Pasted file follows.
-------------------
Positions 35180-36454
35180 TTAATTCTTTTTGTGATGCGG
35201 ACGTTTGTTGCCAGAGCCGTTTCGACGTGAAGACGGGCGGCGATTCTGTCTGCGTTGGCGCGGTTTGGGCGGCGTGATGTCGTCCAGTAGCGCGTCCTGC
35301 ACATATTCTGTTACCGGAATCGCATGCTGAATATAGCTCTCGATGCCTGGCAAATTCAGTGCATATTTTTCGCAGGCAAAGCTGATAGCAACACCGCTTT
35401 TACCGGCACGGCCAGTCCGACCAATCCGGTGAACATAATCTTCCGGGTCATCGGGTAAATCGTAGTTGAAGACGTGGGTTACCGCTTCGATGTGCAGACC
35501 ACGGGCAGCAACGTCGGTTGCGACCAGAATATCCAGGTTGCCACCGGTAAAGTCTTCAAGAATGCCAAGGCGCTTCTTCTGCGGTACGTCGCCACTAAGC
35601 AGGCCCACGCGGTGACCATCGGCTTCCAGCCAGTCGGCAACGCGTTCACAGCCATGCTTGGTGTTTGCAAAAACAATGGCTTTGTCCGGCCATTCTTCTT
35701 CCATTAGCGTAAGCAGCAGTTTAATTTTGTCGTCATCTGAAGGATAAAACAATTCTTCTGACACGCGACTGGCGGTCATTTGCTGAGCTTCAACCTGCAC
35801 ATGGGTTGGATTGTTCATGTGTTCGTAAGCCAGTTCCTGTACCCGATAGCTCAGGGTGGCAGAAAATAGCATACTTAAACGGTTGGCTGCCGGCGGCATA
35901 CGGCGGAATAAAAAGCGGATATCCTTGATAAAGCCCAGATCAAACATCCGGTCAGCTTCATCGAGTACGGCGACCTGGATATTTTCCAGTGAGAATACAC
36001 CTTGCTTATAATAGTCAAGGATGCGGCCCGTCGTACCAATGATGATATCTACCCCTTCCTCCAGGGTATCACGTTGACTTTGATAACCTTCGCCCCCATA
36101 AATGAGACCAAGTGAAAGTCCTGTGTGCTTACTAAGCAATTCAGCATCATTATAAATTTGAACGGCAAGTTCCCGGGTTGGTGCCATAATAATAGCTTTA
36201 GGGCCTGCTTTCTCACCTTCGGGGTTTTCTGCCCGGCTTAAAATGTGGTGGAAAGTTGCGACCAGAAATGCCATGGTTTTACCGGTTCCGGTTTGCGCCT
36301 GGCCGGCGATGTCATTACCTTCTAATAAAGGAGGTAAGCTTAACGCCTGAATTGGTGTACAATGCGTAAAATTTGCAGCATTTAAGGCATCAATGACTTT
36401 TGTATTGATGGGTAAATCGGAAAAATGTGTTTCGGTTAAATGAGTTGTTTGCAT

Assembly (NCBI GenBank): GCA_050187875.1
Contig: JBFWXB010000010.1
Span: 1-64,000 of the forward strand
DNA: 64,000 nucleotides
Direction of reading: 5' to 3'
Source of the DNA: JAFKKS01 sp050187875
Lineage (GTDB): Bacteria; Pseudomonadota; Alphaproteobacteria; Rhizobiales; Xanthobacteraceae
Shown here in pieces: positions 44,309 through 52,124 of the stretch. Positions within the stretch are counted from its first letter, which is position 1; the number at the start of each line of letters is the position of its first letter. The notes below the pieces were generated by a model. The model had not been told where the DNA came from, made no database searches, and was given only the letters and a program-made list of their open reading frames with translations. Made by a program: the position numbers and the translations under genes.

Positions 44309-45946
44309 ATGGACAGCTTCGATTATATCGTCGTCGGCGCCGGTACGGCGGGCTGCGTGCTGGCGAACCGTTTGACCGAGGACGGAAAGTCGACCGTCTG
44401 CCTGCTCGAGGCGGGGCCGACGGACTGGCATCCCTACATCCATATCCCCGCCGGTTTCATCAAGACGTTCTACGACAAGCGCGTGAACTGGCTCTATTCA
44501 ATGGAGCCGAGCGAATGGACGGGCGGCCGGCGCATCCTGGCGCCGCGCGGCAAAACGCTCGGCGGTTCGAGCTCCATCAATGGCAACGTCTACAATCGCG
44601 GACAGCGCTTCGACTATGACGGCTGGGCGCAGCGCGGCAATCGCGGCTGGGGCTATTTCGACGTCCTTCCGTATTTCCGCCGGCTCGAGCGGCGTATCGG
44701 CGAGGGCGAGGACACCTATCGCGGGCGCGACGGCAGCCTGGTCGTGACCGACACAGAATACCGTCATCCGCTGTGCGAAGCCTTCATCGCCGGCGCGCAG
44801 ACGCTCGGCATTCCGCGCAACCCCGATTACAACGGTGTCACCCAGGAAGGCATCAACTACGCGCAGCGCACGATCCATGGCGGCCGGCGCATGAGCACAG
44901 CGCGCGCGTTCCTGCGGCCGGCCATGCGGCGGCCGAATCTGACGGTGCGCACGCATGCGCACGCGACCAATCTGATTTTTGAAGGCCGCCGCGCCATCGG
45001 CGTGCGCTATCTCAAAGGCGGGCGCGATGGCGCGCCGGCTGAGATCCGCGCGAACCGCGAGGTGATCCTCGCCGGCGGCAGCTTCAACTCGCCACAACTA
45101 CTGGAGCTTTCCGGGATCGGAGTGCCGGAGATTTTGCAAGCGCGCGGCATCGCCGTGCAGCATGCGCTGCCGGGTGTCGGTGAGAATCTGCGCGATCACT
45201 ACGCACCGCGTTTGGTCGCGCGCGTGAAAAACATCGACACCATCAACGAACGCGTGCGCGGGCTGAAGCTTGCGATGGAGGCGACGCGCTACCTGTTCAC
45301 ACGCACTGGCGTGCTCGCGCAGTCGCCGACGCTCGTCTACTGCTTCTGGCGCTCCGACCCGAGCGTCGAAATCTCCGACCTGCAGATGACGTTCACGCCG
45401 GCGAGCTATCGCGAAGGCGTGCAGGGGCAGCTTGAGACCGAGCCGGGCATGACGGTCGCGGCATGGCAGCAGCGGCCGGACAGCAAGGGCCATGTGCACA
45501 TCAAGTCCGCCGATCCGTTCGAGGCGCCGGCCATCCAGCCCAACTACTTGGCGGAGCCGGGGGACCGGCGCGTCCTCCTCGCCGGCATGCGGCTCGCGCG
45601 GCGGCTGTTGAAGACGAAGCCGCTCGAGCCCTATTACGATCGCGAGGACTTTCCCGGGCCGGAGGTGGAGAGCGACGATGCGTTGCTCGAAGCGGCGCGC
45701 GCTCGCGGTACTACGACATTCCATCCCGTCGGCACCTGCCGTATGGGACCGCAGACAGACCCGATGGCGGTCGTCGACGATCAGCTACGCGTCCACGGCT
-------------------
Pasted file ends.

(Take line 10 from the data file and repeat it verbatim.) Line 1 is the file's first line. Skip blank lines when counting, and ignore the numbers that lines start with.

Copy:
35901 CGGCGGAATAAAAAGCGGATATCCTTGATAAAGCCCAGATCAAACATCCGGTCAGCTTCATCGAGTACGGCGACCTGGATATTTTCCAGTGAGAATACAC